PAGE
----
My Love/Hate Relationship With Debt

2 min read • Mar 14, 2014 • Ty Kiisel

A few years ago I was visiting with a friend of mine who was getting close to retirement age. In fact, at this moment, he’s gallivanting around somewhere off the beaten path having a good time with his wife. I think they’re scheduled to return in about a year.

He’s always had a great job, lived in a nice, but modest home, and was very comfortable. In the middle of the conversation, he talked about a windfall that came in the form of an inheritance several years earlier. “I decided to pay off the mortgage on my home,” he said.

Most of his friends and colleagues at the time thought it was a stupid idea. Mortgage debt was good debt. They advised he should take the proceeds, invest them in the market, and make a lot more money than he would by paying off his home. “Ty, do you have any idea how much you need to live on if you don’t have a mortgage?” he asked. “Next to nothing,” he said.

I personally don’t think debt is a bad thing, and I can’t tell you whether or not he would have done better taking that windfall and investing it all those years ago, but after 20 years, he was still happy with his decision.

Surfing around looking for inspiration this morning, I stumbled upon something J.D. Roth wrote on last December.

“I don’t like debt,” he writes. “For nearly a decade, I’ve written about personal finances, both my own and those of others. And too many times I’ve seen how debt can act like a cancer, draining life from healthy bank accounts.”

I’ve shared before how my Dad looked at debt in his business—using a line of credit to smooth out a cash flow crunch was the exception rather than the rule. In fact, I’m sure it happened from time to time, but I don’t ever remember him mentioning it.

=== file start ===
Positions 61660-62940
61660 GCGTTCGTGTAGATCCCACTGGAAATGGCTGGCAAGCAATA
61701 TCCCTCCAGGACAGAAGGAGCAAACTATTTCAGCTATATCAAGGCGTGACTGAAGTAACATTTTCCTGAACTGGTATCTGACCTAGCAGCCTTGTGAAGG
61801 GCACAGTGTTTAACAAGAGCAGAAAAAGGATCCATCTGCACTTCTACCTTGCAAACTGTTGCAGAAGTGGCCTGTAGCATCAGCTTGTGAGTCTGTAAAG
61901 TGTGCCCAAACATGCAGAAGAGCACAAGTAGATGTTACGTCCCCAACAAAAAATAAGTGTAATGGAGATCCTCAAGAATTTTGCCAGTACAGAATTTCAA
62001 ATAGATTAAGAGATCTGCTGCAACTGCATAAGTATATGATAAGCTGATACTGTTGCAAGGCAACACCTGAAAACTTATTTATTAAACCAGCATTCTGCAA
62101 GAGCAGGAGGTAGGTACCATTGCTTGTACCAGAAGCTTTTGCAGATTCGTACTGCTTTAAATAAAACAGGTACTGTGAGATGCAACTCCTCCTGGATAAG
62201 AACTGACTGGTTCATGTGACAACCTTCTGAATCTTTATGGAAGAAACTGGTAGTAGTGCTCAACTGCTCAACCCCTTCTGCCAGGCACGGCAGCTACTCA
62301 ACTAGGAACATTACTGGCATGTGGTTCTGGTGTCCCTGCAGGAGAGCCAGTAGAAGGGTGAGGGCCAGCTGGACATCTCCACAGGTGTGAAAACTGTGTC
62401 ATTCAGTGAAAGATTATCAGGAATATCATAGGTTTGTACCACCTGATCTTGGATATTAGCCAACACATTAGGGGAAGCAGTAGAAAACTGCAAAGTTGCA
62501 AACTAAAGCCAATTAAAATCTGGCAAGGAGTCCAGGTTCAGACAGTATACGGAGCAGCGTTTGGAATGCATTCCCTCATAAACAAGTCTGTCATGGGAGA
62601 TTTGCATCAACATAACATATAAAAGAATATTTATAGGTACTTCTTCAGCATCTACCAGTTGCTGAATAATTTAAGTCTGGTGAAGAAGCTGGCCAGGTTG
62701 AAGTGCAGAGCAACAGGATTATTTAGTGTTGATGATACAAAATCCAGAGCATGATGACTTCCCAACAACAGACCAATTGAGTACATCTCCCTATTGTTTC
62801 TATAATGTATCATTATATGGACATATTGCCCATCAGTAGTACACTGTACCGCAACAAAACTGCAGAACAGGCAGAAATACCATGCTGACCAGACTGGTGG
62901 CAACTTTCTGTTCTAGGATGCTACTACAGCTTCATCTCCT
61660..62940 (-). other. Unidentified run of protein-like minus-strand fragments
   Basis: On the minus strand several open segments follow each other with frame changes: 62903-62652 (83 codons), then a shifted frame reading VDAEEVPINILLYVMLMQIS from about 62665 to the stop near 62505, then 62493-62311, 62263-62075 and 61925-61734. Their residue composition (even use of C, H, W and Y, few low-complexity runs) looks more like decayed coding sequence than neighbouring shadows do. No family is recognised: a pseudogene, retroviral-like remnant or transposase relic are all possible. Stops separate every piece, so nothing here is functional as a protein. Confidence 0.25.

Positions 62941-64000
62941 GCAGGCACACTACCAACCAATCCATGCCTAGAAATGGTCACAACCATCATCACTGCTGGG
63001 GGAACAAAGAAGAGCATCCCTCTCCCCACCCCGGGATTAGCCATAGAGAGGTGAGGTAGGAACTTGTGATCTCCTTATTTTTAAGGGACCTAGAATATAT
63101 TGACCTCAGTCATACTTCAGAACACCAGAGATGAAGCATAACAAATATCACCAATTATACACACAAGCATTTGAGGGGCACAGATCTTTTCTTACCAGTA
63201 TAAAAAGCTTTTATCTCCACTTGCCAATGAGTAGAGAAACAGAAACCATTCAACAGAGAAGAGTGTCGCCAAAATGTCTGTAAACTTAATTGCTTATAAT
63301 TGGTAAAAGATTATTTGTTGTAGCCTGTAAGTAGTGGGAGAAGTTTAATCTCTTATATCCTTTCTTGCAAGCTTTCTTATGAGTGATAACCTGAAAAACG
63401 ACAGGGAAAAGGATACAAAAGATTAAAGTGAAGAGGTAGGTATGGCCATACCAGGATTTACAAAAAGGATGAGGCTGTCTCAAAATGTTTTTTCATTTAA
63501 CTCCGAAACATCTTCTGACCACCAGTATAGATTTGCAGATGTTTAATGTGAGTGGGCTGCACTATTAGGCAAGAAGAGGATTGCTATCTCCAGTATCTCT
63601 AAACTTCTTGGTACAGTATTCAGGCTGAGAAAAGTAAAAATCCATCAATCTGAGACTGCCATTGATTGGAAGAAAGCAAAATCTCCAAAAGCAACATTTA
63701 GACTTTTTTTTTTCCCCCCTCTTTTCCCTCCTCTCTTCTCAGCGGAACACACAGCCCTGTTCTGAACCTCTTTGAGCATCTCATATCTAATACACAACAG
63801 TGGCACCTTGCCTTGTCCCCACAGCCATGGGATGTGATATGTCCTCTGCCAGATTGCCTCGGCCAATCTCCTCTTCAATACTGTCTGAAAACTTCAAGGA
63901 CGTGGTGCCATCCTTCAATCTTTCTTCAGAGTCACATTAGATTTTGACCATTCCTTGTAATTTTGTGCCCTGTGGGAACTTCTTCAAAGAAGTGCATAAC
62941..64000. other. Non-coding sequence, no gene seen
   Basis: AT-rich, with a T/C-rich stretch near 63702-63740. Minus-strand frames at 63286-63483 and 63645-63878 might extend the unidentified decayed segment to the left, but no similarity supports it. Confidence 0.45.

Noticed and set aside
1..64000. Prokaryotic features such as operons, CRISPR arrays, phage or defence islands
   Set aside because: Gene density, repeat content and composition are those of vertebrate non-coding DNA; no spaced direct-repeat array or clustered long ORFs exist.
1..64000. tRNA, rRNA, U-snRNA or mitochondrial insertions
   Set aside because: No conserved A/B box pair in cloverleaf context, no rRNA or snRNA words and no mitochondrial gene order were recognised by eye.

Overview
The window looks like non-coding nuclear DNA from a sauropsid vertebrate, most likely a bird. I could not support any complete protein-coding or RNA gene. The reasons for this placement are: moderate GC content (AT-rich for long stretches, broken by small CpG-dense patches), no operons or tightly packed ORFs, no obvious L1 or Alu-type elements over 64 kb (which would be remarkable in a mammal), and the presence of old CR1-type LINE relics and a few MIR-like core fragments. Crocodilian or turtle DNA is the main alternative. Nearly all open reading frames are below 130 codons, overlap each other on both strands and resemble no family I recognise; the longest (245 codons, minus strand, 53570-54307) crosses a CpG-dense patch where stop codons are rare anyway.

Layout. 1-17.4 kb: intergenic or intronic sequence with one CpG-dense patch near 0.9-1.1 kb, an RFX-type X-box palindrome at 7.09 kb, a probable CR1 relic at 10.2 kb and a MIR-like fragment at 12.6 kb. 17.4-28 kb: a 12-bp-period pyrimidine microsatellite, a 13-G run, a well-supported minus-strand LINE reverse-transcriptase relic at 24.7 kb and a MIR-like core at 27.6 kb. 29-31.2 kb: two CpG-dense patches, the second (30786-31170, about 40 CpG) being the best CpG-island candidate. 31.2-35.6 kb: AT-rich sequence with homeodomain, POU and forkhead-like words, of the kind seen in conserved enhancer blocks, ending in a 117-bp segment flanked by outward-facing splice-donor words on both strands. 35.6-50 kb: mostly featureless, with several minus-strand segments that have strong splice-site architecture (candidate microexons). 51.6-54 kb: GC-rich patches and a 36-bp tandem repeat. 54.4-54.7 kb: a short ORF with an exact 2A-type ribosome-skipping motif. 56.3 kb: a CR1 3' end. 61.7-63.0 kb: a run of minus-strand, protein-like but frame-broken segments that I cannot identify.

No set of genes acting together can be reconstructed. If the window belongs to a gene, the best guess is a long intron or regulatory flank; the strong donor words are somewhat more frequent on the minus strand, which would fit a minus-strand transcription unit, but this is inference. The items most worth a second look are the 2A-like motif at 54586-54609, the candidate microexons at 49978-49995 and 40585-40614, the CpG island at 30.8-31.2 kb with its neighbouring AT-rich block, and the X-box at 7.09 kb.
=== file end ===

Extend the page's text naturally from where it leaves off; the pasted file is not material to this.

Although he didn’t know Roth, judging from the way he approached business debt, I’m sure he would have agreed with him. “Borrow only what you can afford,” writes Roth. “Avoid the temptation to borrow more than the absolute minimum you need, no matter how much you are qualified for.”

Personally, and as a business owner, there have been times when I’ve done better at this than others. Like many small business owners, I’ve succumbed to the lure of an extra $5,000 or $10,000 once or twice. Unfortunately, when I did my forecasts, I didn’t always include the extra debt burden of the extra cash and when my optimism was greater than the reality of the situation, it wasn’t pleasant.

I’ve talked with many small business owners who need borrowed capital to grow—and debt can also be leveraged to seize the moment and take advantage of a unique opportunity to push your business to the next level. But remember, as Roth suggests, “The best debt is one that has been repaid.”

My advice is to never consider credit cards or other high-interest forms of debt to be anything other than a short-term financing solution. Although there are numerous success stories of entrepreneurs who leveraged a wallet full of credit cards to get his or her business off the ground, there are just as many who did the same thing propelling themselves to financial ruin.

Roth argues keeping your business debt-to-revenue ratio at about 20 percent. I think that’s good advice.


Ty Kiisel

Small business evangelist and veteran of over 30 years in the trenches of Main Street business, Ty makes small business financing and trends accessible in common sense language devoid of the jargon.